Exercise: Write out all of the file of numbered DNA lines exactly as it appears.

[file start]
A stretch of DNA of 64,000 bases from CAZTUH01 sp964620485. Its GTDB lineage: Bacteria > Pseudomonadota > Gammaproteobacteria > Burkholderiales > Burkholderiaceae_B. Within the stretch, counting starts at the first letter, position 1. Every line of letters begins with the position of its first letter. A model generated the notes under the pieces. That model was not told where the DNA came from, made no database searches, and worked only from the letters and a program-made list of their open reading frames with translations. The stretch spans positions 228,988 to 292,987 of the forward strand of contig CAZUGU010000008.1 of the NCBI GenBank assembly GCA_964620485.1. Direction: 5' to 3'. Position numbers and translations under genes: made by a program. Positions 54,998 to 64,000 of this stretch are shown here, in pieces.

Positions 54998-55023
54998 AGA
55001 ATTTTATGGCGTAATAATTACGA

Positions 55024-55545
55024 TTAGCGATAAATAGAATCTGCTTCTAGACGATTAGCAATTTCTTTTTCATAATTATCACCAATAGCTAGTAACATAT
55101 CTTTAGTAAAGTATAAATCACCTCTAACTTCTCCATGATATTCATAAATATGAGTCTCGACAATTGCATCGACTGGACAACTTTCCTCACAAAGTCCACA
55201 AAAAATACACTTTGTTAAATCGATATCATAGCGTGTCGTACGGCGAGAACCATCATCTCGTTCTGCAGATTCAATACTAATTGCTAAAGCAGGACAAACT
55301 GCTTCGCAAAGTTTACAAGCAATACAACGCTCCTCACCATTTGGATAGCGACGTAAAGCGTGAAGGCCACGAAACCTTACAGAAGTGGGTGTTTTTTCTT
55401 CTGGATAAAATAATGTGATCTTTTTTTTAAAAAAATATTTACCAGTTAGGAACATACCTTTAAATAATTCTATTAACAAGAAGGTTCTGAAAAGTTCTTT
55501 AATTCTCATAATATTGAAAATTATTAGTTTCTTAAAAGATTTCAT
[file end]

A stretch of DNA of 64,000 bases from CAZTUH01 sp964620485. Its GTDB lineage: Bacteria > Pseudomonadota > Gammaproteobacteria > Burkholderiales > Burkholderiaceae_B. Within the stretch, counting starts at the first letter, position 1. Every line of letters begins with the position of its first letter. A model generated the notes under the pieces. That model was not told where the DNA came from, made no database searches, and worked only from the letters and a program-made list of their open reading frames with translations. The stretch spans positions 228,988 to 292,987 of the forward strand of contig CAZUGU010000008.1 of the NCBI GenBank assembly GCA_964620485.1. Direction: 5' to 3'. Position numbers and translations under genes: made by a program. Positions 54,998 to 64,000 of this stretch are shown here, in pieces.

Positions 54998-55023
54998 AGA
55001 ATTTTATGGCGTAATAATTACGA

Positions 55024-55545
55024 TTAGCGATAAATAGAATCTGCTTCTAGACGATTAGCAATTTCTTTTTCATAATTATCACCAATAGCTAGTAACATAT
55101 CTTTAGTAAAGTATAAATCACCTCTAACTTCTCCATGATATTCATAAATATGAGTCTCGACAATTGCATCGACTGGACAACTTTCCTCACAAAGTCCACA
55201 AAAAATACACTTTGTTAAATCGATATCATAGCGTGTCGTACGGCGAGAACCATCATCTCGTTCTGCAGATTCAATACTAATTGCTAAAGCAGGACAAACT
55301 GCTTCGCAAAGTTTACAAGCAATACAACGCTCCTCACCATTTGGATAGCGACGTAAAGCGTGAAGGCCACGAAACCTTACAGAAGTGGGTGTTTTTTCTT
55401 CTGGATAAAATAATGTGATCTTTTTTTTAAAAAAATATTTACCAGTTAGGAACATACCTTTAAATAATTCTATTAACAAGAAGGTTCTGAAAAGTTCTTT
55501 AATTCTCATAATATTGAAAATTATTAGTTTCTTAAAAGATTTCAT